Later I will provide you sources that show how we cannot trust the calculatons in Judges, (since there seems to be evidence of overlapping years) and that these men are not doing the calculations right, however, 1Kings 6:1 can be trusted to its fullest.


Top
 Profile  
 

PostPosted: Thu Jul 22, 2004 1:00 am 
Pharaoh
Offline

Joined:Thu Feb 19, 2004 11:24 pm
Posts:579
Location: Rome, Georgia USA
Lysimachus wrote:
Sekhmet, it appears you are picking and choosing different parts from my articles instead of reading them as a whole.


I am sorry it appears that way, if you consider the whole of my replies you ought to notice i am addressing every last one of your points. :)

SNIPPED OUT a bunch of rehashed stuff and non pertinent stuff ... that folks who read the thread will know what i mean.

Lysimachus wrote:
Later I will provide you sources that show how we cannot trust the calculatons in Judges, (since there seems to be evidence of overlapping years) and that these men are not doing the calculations right, however, 1Kings 6:1 can be trusted to its fullest.


Of course you can Lysimachus i have no doubt of this. Why because it supports you theology not reality. As does most of what you write does.

HOW ABOUT JUST SOME ANSWERS TO MY QUESTIONS?


Top
 Profile  
 

PostPosted: Thu Jul 22, 2004 10:35 am 
Servant
Offline

Joined:Sun Jun 27, 2004 1:14 pm
Posts:25
What questions? Can you re-ask them? I do not have time to go back through this thread and try to identify them.


Top
 Profile  
 

PostPosted: Thu Jul 22, 2004 11:58 am 
Servant
Offline

Joined:Sun Jun 27, 2004 1:14 pm
Posts:25
Quote:
Of course you can Lysimachus i have no doubt of this. Why because it supports you theology not reality. As does most of what you write does.


I beg to differ. That statement is only based on your interpretation of reality. My perceptions vs. your perceptions of reality are obviously vastly different.

You base your theories of "reality" around "not having to slice and dice history", but yet you seem to fail to recognize that these theories are only based on the frail and tentative that Egyptologists have pieced together largely on speculations and probabilities--of in which all reality could be very wrong. So don't act like you have it all together, when they admittedly don't have it all together.

There are so many aspects of uncertainty, that it would be insane for you to base your theories on the premise that the royal lines have been lined up in accordance to the "know-it-all" authorities, when in all reality, these authorities are often at rival with one another--conflicting with one another's convoluted theories.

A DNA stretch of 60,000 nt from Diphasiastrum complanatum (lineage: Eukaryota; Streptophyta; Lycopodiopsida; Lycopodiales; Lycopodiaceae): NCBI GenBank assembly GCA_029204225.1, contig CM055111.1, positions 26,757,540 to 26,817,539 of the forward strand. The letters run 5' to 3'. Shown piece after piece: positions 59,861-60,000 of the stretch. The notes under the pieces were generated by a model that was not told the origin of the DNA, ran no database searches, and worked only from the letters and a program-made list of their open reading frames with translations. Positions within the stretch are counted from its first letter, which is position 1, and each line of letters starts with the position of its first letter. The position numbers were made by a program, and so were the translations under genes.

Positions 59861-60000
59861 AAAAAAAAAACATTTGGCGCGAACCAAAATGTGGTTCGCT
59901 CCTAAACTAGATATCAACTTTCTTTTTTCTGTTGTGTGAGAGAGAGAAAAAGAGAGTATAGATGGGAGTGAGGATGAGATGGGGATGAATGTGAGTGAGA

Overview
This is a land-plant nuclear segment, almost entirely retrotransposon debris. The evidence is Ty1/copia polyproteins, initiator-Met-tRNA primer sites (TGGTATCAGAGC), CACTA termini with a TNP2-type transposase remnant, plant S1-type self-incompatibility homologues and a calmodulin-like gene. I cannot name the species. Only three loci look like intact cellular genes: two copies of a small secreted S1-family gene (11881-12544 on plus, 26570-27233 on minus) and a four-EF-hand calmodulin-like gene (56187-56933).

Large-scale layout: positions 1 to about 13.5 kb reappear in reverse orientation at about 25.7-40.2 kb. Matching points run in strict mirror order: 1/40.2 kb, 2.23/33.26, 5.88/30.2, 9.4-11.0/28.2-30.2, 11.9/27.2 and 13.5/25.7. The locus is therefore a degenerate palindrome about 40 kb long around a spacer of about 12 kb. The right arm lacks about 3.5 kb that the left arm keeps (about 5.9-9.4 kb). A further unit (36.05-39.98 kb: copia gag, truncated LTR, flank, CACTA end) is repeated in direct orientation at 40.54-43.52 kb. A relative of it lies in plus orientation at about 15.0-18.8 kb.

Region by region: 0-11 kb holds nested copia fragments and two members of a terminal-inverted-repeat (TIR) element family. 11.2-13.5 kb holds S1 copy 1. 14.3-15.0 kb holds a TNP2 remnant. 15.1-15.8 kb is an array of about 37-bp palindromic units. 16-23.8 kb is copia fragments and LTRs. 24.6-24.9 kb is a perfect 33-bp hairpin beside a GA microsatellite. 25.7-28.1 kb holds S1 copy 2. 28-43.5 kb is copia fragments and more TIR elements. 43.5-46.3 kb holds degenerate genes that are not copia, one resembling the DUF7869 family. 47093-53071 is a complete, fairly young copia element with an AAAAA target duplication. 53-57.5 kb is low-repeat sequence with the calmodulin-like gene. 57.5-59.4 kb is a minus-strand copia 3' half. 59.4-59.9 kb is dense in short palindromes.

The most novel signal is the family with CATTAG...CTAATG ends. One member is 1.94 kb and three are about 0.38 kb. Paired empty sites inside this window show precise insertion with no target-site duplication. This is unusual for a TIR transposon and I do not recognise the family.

A great deal of uncertainty exists in calculating the dates of the early Egyptian dynasties, and is presented by E.A. Wallis Budg's book (most recent revision 1989):

"The dates that he and others have assigned to the first dynasty depend upon the numbers of the years that they have assigned to these two intervals. But these dates – Lepsius BC 3892, Bunsen BC 3623, Lieblein BC 3893, Brugsch BC 4455 or 4400, Meyer BC 3315, Breasted BC 3400, Hall BC 3500 – are only indexes to the opinions of those who propose them, and it is quite possible that every one of them is wrong in point of actual fact. The material for fixing with certainty the date of the first dynasty does not exist at present.”—E.A. Wallis (1989) The Mummy. The original published 1925 by Cambridge University Press, Dover Publications, Mineola, New York, USA.

“In one inscription (described by P.A. Clayton in Chronicle of the Pharaohs—Reference below) there is a special reference to a constellation of stars. From this date can be calculated, but there are one or two factors of which one must be aware if the information is to be rightly interpreted. Firstly, the exact position from where the constellation of stars was observed is needed. This is not given in the inscription, and so there can be great uncertainty in calculating the date. An even more important factor is that constellations of stars go in cycles and are repeated at certain intervals. This means that the constellations could fit with several periods of time. The period selected would then entail a subjective choice….The span of time indicated for this point in Egyptian history varies considerably between the authors mentioned (Wallis’ quote above), 1140 years to be precise. Wallis’ book gives several examples of extensive differences in estimated dates, and mentions that the Egyptians did not keep their own chronologies in the way we do today, and therefore generally speaking it is difficult to draw specific conclusions about dates and periods of time.

The reign of Pharaoh Djoser was during the third dynasty. There is a great deal of uncertainty about the dating because of the reasons given above, and therefore it is difficult to compare them with the comparatively exact time axes which the biblical texts set up.